Astronomers have found an asteroid tagging along with Earth on our yearly journey around the sun, making it a newly discovered “quasi-moon.”
The asteroid measures about 15 to 20 metres in diameter, or about the length of a semi-trailer. It is approximately 14 million kilometres from Earth – nearly 40 times further from Earth than the Moon.
The “quasi-moon” was first spotted on March 28 by the Pan-STARRS survey telescope on the dormant Haleakalā volcano located on Hawai‘ian island Maui.
Now called 2023 FW13, the object travels around the sun at the same rate as Earth while also circling our planet. Unlike a true moon, quasi-satellites are caught in a synchronised orbit around a planet, but it doesn’t orbit the planet in a simple, closed path. Its orbit is complex and loops around the planet, but also moves away from it.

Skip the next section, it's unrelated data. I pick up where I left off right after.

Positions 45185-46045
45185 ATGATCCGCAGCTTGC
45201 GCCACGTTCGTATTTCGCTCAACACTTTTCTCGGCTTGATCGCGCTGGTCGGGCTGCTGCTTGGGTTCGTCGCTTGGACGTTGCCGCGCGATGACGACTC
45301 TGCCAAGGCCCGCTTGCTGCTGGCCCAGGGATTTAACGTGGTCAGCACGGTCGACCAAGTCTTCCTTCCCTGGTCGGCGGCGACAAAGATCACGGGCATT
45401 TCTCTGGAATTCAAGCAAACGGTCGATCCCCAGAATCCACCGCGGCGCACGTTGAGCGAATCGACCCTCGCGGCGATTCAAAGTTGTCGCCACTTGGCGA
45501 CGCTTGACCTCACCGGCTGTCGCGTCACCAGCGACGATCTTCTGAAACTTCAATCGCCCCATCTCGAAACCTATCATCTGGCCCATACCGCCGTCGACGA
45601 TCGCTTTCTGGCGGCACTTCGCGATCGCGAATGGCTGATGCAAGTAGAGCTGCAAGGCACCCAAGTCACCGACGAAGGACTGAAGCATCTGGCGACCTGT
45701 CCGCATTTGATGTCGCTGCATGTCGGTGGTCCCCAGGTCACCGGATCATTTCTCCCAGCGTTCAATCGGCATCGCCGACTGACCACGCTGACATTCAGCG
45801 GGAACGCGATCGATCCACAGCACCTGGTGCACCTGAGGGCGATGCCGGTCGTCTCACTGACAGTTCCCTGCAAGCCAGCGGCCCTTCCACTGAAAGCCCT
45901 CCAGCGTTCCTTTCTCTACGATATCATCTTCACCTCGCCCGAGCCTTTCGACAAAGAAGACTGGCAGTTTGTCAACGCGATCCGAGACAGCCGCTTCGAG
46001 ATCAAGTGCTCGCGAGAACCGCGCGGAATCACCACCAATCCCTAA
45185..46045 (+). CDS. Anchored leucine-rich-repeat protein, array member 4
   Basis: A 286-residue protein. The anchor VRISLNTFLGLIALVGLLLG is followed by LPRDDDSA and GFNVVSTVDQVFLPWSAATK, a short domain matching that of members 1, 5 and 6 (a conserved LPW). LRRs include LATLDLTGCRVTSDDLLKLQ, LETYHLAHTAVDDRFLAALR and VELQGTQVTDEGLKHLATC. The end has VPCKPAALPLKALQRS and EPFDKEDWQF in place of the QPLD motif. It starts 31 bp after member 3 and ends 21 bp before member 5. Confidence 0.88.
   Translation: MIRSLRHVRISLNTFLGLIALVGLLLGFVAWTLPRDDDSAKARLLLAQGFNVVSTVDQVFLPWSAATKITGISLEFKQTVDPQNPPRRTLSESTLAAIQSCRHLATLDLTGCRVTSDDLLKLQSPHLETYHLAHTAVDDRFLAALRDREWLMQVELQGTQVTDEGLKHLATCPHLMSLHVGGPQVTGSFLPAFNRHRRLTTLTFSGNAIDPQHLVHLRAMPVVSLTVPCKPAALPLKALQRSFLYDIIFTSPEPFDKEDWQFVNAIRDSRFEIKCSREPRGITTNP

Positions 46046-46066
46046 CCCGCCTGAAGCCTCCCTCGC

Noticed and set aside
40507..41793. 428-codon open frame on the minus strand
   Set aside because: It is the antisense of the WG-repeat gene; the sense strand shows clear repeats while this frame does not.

Models suggest that the object – which has probably been accompanying our planet for 2,100 years – will stick around for hundreds more before shooting off into space.
Adrien Coffinet, a PhD candidate in astronomy at the University of Geneva, was the first to identify the object.
Some astronomers say that, since Earth plays very little role in the asteroid’s motion, it might not even be correct to call it a “quasi-satellite.” Alan Harris, a senior research scientist at the non-profit Space Science Institute based in Colorado, tells Sky & Telescope: “The dimension of the loop is so large that Earth plays essentially no role in its motion. [It’s] in no way associated with Earth other than by chance.”
In a bit of good news, it doesn’t appear that there is any danger that 2023 FW13 is on a collision course with Earth.